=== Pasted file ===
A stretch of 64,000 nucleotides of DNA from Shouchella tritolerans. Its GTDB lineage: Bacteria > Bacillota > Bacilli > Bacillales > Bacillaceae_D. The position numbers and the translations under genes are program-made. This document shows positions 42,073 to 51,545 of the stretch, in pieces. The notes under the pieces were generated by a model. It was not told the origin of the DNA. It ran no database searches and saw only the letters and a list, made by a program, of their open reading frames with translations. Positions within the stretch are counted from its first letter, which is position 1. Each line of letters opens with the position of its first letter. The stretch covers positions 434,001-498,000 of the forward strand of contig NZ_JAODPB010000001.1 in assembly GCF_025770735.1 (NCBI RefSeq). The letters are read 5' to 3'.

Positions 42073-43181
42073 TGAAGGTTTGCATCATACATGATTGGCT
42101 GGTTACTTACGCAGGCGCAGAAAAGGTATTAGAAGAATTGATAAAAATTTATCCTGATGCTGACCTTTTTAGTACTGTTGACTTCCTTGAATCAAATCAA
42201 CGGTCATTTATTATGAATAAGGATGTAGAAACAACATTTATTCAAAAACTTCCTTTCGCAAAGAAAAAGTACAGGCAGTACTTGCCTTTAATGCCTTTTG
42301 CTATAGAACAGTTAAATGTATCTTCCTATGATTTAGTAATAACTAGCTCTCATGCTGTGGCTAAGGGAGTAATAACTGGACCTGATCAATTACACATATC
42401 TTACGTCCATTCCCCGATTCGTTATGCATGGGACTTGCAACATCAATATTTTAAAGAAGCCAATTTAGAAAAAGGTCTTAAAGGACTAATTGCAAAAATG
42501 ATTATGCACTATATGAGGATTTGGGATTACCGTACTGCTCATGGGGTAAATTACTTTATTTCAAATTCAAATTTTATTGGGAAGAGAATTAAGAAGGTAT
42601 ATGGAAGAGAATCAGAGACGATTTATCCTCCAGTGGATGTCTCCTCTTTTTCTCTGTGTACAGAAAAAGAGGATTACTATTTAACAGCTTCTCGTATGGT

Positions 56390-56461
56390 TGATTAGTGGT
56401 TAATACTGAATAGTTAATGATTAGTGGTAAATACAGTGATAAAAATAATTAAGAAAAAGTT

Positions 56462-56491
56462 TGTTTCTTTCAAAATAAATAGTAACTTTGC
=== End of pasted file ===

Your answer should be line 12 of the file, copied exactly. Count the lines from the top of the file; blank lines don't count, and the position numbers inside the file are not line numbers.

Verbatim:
56401 TAATACTGAATAGTTAATGATTAGTGGTAAATACAGTGATAAAAATAATTAAGAAAAAGTT